“Think of what is above, not of what is on earth. For you have died, and your life is hidden with Christ in God.” Today is a difficult one for some, problematic for others, and still a puzzle for many. What happened? Why did it happen? Is it going to happen again? You see, for all of the above segments of our society, there must be a common, stable and universal answer. And there is. God’s patience mercifully calls forth in us the courage to return to Him, however many mistakes and sins there may be in our life. It is there, in the wounds of Jesus, that we are truly secure; there we encounter the boundless love of His heart. “Blessed are you who are now weeping, for you will laugh.” Saint Bernard goes on to ask, “But what can I count on? My own merits? No, My merit is God’s mercy. I am by no means lacking merits as long as He is rich in mercy. If the mercies of the Lord are manifold, I too will abound in merits.” This is important for today. Our goal must be the courage to trust in Jesus’ mercy, to trust in His patience, to seek refuge always in the wounds of His love. We must seek mercy in the very heart of our understanding of who God is for the whole world. Let us Pray:
God, we come to you today in remembrance of the lives lost to unspeakable violence, especially those on September 11th and in its aftermath. All of us were touched by this day – from the loss of loved ones to changes in the national mood. We remember our anger and fear, gritty like sand in our teeth – anger at lives lost, at words and actions of retaliation, at excuses to oppress people in our country and around the world, fear over what might happen, over losing our own lives. We remember our sorrow, salty water flowing from our eyes, grief at loss, at the deep pain and suffering of our sisters and brothers. But we also pray that this salty water will become seed for a better tomorrow. Like these seeds, we have hope that your kingdom of peace and justice will take root and flourish in our world. And we remember the fabric of life of which we are all a part – from workers at the Pentagon to the undocumented workers at the top of the World Trade Towers to people in Afghanistan who had never heard of New York City.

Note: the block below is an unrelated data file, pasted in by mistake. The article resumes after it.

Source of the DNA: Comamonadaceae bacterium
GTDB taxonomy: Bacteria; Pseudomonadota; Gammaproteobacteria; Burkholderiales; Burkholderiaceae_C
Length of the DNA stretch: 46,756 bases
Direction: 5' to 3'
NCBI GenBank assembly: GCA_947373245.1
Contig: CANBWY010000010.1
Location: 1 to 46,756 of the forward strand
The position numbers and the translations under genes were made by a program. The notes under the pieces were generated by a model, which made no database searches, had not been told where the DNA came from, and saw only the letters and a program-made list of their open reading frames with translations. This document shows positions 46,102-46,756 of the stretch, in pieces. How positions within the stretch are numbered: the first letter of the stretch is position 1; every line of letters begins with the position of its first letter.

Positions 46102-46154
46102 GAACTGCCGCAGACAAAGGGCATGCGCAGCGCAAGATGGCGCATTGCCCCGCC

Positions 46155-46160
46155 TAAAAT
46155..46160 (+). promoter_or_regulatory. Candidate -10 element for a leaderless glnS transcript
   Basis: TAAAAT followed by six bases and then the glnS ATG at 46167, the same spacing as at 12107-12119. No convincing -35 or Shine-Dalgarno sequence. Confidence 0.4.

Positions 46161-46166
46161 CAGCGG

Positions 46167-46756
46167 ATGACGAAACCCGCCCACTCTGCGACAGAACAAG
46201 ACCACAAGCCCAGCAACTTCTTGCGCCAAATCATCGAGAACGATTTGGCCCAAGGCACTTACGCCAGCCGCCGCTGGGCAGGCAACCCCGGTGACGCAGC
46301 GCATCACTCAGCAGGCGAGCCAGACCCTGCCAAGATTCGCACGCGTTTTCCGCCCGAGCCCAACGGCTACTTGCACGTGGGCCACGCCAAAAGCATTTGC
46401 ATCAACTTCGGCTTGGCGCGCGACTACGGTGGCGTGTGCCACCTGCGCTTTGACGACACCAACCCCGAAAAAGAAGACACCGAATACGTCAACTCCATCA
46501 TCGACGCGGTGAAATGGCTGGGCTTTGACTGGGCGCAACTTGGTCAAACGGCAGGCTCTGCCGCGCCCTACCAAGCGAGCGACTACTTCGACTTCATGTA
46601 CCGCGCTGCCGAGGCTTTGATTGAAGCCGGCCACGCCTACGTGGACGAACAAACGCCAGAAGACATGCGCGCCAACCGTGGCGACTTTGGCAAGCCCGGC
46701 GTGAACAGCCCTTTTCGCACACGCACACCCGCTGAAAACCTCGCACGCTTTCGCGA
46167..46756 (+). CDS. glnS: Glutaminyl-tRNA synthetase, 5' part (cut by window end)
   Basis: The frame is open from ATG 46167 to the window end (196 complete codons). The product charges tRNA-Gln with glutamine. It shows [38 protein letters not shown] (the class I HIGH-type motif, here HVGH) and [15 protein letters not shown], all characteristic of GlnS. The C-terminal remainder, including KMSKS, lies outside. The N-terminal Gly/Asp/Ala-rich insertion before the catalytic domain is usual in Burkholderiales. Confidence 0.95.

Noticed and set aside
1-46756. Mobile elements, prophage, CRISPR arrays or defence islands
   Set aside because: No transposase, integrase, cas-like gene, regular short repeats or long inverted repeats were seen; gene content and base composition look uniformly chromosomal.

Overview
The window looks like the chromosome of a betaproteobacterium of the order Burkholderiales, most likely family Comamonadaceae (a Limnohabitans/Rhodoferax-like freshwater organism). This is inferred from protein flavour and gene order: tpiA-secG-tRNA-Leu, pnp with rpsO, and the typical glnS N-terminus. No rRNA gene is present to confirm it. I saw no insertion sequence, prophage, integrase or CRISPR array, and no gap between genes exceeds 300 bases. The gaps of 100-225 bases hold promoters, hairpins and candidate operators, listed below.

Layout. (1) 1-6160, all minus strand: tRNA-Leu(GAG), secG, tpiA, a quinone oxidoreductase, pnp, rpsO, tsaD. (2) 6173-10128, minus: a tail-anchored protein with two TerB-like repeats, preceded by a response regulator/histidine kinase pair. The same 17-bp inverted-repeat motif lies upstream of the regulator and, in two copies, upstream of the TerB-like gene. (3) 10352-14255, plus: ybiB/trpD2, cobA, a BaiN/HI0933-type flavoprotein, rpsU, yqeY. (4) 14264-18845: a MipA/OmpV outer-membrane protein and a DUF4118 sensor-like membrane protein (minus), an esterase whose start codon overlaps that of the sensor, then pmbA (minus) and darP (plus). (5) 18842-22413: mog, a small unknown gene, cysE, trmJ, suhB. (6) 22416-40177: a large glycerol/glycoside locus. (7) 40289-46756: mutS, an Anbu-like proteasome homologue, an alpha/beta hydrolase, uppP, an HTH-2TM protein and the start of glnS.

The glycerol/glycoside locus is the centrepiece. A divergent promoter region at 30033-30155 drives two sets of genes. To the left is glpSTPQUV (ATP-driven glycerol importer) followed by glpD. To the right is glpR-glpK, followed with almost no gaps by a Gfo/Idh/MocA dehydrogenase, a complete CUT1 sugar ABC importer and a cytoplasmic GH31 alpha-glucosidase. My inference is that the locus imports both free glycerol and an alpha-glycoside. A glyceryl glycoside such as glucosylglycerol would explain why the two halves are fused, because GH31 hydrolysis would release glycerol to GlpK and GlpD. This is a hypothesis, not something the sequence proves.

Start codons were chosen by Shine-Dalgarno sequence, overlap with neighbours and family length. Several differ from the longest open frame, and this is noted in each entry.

May we learn to sew together this fabric, with unbreakable threads so that we may cling together in solidarity and such violence may never be repeated. (Sisters of St. Joseph of Carondelet)